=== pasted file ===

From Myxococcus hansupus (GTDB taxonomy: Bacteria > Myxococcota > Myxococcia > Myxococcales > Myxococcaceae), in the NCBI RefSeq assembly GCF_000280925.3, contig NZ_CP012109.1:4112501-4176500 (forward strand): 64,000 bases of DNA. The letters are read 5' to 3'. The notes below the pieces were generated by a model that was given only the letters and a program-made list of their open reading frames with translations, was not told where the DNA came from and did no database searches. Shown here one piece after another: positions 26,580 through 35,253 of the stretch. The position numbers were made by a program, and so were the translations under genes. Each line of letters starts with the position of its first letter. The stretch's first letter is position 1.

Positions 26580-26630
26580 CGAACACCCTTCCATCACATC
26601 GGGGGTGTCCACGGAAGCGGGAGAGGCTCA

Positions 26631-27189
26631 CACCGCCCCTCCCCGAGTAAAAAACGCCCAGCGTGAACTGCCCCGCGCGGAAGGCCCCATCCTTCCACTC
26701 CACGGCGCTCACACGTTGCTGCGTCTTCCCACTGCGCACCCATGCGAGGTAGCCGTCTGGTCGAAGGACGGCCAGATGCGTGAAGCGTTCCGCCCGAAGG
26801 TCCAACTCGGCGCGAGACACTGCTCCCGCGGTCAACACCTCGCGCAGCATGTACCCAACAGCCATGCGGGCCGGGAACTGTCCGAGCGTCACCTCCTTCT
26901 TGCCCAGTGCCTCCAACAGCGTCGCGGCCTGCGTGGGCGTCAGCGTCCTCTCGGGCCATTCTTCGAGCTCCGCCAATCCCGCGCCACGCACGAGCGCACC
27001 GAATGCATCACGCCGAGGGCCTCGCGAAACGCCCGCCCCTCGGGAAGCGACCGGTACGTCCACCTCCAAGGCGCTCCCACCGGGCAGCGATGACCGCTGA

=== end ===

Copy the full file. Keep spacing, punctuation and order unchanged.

From Myxococcus hansupus (GTDB taxonomy: Bacteria > Myxococcota > Myxococcia > Myxococcales > Myxococcaceae), in the NCBI RefSeq assembly GCF_000280925.3, contig NZ_CP012109.1:4112501-4176500 (forward strand): 64,000 bases of DNA. The letters are read 5' to 3'. The notes below the pieces were generated by a model that was given only the letters and a program-made list of their open reading frames with translations, was not told where the DNA came from and did no database searches. Shown here one piece after another: positions 26,580 through 35,253 of the stretch. The position numbers were made by a program, and so were the translations under genes. Each line of letters starts with the position of its first letter. The stretch's first letter is position 1.

Positions 26580-26630
26580 CGAACACCCTTCCATCACATC
26601 GGGGGTGTCCACGGAAGCGGGAGAGGCTCA

Positions 26631-27189
26631 CACCGCCCCTCCCCGAGTAAAAAACGCCCAGCGTGAACTGCCCCGCGCGGAAGGCCCCATCCTTCCACTC
26701 CACGGCGCTCACACGTTGCTGCGTCTTCCCACTGCGCACCCATGCGAGGTAGCCGTCTGGTCGAAGGACGGCCAGATGCGTGAAGCGTTCCGCCCGAAGG
26801 TCCAACTCGGCGCGAGACACTGCTCCCGCGGTCAACACCTCGCGCAGCATGTACCCAACAGCCATGCGGGCCGGGAACTGTCCGAGCGTCACCTCCTTCT
26901 TGCCCAGTGCCTCCAACAGCGTCGCGGCCTGCGTGGGCGTCAGCGTCCTCTCGGGCCATTCTTCGAGCTCCGCCAATCCCGCGCCACGCACGAGCGCACC
27001 GAATGCATCACGCCGAGGGCCTCGCGAAACGCCCGCCCCTCGGGAAGCGACCGGTACGTCCACCTCCAAGGCGCTCCCACCGGGCAGCGATGACCGCTGA